18 PRSA Philadelphia PR Institute is an advanced training program that prepares up-and-coming professionals with the tools needed to excel in the industry and advance their careers. For six weeks, participants attend weekly, two-hour educational sessions taught by leading industry practitioners on topics such as strategic planning, return on investment measurement, and presentation training. Runs through June 6.Tuition is $250 for PRSA members and $295 for non-members. Registration deadline: Friday, March 25. Click for additional information or contact Renee Watson at

20 Global Agenda series, Mirror, Mirror: Perceptions of America Abroad, "View from the Arab World." 7:30 p.m. Speaker: Marwan Muasher, vice president for studies at the Carnegie Endowment, overseeing research on the Middle East. Muasher was foreign minister (2002-2004) and deputy prime minister (2004-2005) of Jordan. His career has spanned diplomacy, development, civil society, and communications. Mitchell Hall, University of Delaware. Free – no tickets or reservations are required. A complete schedule and details of speaker appearances are available at the Global Agenda Web site.

27 DPA Communications Contest Awards Banquet & Annual Meeting. Speaker: Dr. Lee Anderson, “The Power of the Press.” 5:30 p.m. social gathering; 6:30 p.m. dinner, speaker and awards presentation. University & Whist Club, 805 N. Broom Street, Wilmington. For more info: call 302-655-2175 or e-mail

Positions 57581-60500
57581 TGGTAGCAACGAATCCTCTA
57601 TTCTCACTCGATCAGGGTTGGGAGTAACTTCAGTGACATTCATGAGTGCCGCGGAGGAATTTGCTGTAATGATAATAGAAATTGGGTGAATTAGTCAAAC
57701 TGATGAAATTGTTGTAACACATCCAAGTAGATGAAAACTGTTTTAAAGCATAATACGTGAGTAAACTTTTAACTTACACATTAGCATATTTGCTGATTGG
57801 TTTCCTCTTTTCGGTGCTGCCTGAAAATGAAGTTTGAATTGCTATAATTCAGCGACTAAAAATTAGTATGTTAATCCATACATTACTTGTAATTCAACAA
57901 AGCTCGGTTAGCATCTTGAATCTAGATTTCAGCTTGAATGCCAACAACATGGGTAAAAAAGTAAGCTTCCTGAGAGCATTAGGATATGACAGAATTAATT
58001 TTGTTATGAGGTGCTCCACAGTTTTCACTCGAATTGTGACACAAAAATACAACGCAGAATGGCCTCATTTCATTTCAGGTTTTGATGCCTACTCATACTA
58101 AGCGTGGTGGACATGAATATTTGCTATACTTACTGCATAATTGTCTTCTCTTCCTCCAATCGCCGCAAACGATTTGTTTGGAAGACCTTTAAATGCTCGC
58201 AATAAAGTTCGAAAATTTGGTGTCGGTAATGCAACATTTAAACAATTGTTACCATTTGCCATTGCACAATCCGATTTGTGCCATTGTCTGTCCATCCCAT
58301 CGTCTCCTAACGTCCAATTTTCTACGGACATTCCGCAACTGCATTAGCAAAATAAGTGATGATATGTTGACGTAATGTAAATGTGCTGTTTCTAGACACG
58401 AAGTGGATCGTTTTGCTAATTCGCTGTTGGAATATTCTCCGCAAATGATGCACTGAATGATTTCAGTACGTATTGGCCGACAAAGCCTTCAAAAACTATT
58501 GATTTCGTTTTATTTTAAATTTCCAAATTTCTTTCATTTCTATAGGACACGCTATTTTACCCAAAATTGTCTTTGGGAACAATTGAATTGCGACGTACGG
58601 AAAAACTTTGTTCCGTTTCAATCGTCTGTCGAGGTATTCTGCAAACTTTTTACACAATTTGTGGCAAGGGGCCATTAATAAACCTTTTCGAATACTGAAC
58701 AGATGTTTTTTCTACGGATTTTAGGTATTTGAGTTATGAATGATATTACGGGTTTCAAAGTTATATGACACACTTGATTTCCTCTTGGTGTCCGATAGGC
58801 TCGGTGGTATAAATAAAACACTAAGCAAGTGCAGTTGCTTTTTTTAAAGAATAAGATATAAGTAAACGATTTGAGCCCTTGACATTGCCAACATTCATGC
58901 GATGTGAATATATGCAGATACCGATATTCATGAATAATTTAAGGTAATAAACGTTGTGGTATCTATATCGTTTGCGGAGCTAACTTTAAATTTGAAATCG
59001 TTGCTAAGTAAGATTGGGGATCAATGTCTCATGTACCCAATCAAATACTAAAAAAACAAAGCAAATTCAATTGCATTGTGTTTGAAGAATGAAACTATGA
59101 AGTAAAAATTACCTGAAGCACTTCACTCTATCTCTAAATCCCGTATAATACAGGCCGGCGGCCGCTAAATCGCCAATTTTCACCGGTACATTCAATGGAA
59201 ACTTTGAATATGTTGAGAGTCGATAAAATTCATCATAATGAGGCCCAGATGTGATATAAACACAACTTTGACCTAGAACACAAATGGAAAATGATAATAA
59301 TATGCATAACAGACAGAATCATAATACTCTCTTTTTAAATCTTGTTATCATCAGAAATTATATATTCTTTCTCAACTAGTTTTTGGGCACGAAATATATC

04 Global Agenda series, Mirror, Mirror: Perceptions of America Abroad, "View from Europe." 7:30 p.m. Speaker: Jamie Shea, NATO's deputy assistant secretary general for emerging security challenges, based in Brussels. He is responsible for areas such as non-proliferation of weapons of mass destruction, cyber defense, counterterrorism and energy security. He also oversees strategic analysis and forecasting. Mitchell Hall, University of Delaware. Free – no tickets or reservations are required. A complete schedule and details of speaker appearances are available at the Global Agenda Web site.


3-7 National Association of Black Journalists 2011 Convention & Career Fair, Pennsylvania Convention Center. Thousands of the nation's foremost journalists and media professionals will gather for the NABJ premier venue for digital journalism education, career development, and the nation’s leaders in media, business, arts & entertainment and technology. Professional journalists, students and educators will take part in full- and half-day seminars designed to strengthen and enhance their skills. Workshops throughout the five-day convention will highlight journalism ethics, entrepreneurship, specialized journalism and transitioning journalism skills to book publishing, screen writing and media relations. Early Bird Registration by April 1: $325. Click here for additional conference information or to register.


08–10 NFPW National Communications Conference, “Plains Speaking,” co-hosted by Iowa Press Women and Nebraska Press Women. The conference site will be Harrah’s Casino and Hotel, Council Bluffs, Iowa. Several events will be held in Omaha, Nebraska. Details on registration and pre- and post-conference tours will be available this spring.

Send information for the Calendar of Events to


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NewsBreak is the official newsletter of Delaware Press Association.

Janis Shields, Editor
Katherine Ward, Reporter/Copy Editor/Layout
Mary Leah Christmas, Copy Editor
Mary E. Loewenstein-Anderson, Photo Editor
Jim Smigie, Photo Editor
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Copy deadline for next newsletter: March 1, 2011

Contact Us:
Katherine Ward, Executive Director
Delaware Press Association

phone: 302-655-2175